Big Man on Campus (defense): The Nittany Lions might need to split this award up after that impressive second-half shutout and only allowing one touchdown total on the way to their road win. Anthony Zettel was again a fixture in the backfield with three tackles for loss, C.J. Olaniyan forced a fumble and tallied a sack, and four different defenders intercepted Rutgers quarterback Gary Nova. But Trevor Williams doubled down with a pair of picks and finished second on the team with five tackles, giving him the slight nod.
Big Man on Campus (special teams): The Huskers might have finally found the solution for the problem that has been plaguing them over the last couple seasons on special teams. De'Mornay Pierson-El provided a jolt of energy to Nebraska’s punt return unit, dazzling with an 86-yard scamper for a touchdown and following that up with a 51-yarder as an encore shortly after to set up another score in the rout of Fresno State.
Biggest face plant: The Hawkeyes are tempting, but Indiana’s loss at Bowling Green figures to be far more damaging to Kevin Wilson’s club and its bid to get back to a bowl game. The defense is still a weakness that no amount of production from running back Tevin Coleman can consistently overcome, and the Hoosiers will probably be kicking themselves over this loss in November.
Numbers and facts to know: Nebraska running back Ameer Abdullah moved up to No. 5 on the school’s all-time rushing list, posting his 19th 100-yard rushing performance to move his career total up to 3,373. ... Officially, Barrett’s 300-yard outing through the air was Ohio State’s first since Troy Smith in 2006. Terrelle Pryor threw for 334 yards against Indiana in 2010, but those statistics were vacated. ... Michigan held Miami (Ohio) to 33 rushing yards, its lowest rushing total allowed since 2010.
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So what changed? Penn State is back. For good.
Not only did the Lions improve to 3-0 under new coach James Franklin, but they learned Monday that they once again are eligible for bowl games after two seasons of sanctions. So for the first time since the 2011 season, Penn State appears in the bowl projections. While the Lions have a lot to fix, especially on offense, they're a young, talented team that should improve throughout the season. They've posted two of the better wins (UCF and Rutgers) of any Big Ten team so far, and we like their potential to keep racking up W's.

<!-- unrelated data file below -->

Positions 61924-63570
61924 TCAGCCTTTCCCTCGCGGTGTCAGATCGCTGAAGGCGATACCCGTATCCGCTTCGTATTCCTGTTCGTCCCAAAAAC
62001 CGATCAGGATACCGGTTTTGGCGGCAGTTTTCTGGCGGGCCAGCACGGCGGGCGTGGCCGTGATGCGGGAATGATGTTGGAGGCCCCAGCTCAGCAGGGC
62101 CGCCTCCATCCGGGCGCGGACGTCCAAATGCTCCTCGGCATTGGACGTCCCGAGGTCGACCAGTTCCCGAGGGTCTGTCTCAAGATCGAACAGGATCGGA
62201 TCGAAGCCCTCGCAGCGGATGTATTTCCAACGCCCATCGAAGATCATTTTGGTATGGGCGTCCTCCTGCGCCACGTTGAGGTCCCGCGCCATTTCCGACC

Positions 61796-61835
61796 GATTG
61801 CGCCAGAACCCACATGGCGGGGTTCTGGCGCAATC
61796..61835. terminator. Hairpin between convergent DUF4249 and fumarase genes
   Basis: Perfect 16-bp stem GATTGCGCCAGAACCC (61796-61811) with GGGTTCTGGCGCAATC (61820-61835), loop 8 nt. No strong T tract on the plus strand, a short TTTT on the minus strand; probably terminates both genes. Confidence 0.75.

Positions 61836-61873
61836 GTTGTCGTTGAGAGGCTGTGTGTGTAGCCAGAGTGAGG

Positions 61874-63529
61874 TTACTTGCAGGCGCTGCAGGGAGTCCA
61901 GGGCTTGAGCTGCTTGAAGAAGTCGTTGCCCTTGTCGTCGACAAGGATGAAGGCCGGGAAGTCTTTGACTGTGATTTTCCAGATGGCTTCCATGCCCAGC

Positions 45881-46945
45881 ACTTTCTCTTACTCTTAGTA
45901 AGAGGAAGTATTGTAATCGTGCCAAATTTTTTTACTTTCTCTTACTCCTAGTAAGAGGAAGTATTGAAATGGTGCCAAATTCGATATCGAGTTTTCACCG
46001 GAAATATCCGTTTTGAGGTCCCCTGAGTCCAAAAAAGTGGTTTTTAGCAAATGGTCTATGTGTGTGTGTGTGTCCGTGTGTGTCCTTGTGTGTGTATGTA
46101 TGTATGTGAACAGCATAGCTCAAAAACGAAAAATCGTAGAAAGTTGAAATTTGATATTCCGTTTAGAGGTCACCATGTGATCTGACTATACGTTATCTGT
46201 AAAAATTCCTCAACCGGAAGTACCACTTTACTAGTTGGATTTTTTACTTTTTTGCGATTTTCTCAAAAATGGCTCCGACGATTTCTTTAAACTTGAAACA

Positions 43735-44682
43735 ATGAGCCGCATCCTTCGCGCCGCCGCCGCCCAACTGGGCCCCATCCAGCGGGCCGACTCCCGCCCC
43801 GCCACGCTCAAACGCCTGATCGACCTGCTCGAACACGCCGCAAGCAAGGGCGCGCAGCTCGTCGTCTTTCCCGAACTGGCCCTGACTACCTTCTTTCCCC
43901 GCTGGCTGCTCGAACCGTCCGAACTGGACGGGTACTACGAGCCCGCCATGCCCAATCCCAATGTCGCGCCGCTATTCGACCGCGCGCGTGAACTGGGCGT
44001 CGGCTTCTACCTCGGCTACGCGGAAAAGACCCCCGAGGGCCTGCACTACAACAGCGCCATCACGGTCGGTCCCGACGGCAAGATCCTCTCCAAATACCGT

Penn State is slotted for the Capital One Bowl, which knocks several teams down a peg. There's some shuffling at the bottom of the projections as Minnesota tumbles following its blowout loss at TCU, and Indiana falls out of the rankings entirely after an all-too-familiar-looking defeat at Bowling Green.
We continue to keep two teams in the major bowls as Ohio State rebounded nicely from the Virginia Tech loss to crush Kent State.
To the projections ...
Chick-fil-A Peach/Cotton/Fiesta/Orange: Michigan State
Chick-fil-A Peach/Cotton/Fiesta/Orange: Ohio State
Capital One: Penn State
National University Holiday: Wisconsin
TaxSlayer/Franklin American Mortgage Music City: Iowa
San Francisco: Michigan
New Era Pinstripe: Maryland
Quick Lane: Minnesota
Heart of Dallas: Rutgers
Big Ten Weekend Wrap: Sept. 16
BIG TEN SCOREBOARD
12:00 PM ET Iowa Pittsburgh 12:00 PM ET Eastern Michigan 11 Michigan State 12:00 PM ET Western Illinois Northwestern 12:00 PM ET Southern Illinois Purdue 12:00 PM ET Bowling Green 19 Wisconsin 12:30 PM ET Maryland Syracuse 3:30 PM ET Utah Michigan 3:30 PM ET Rutgers Navy 4:00 PM ET Massachusetts Penn State 4:00 PM ET San Jose State Minnesota 4:00 PM ET Texas State Illinois 4:00 PM ET Indiana 18 Missouri 8:00 PM ET Miami (FL) 24 Nebraska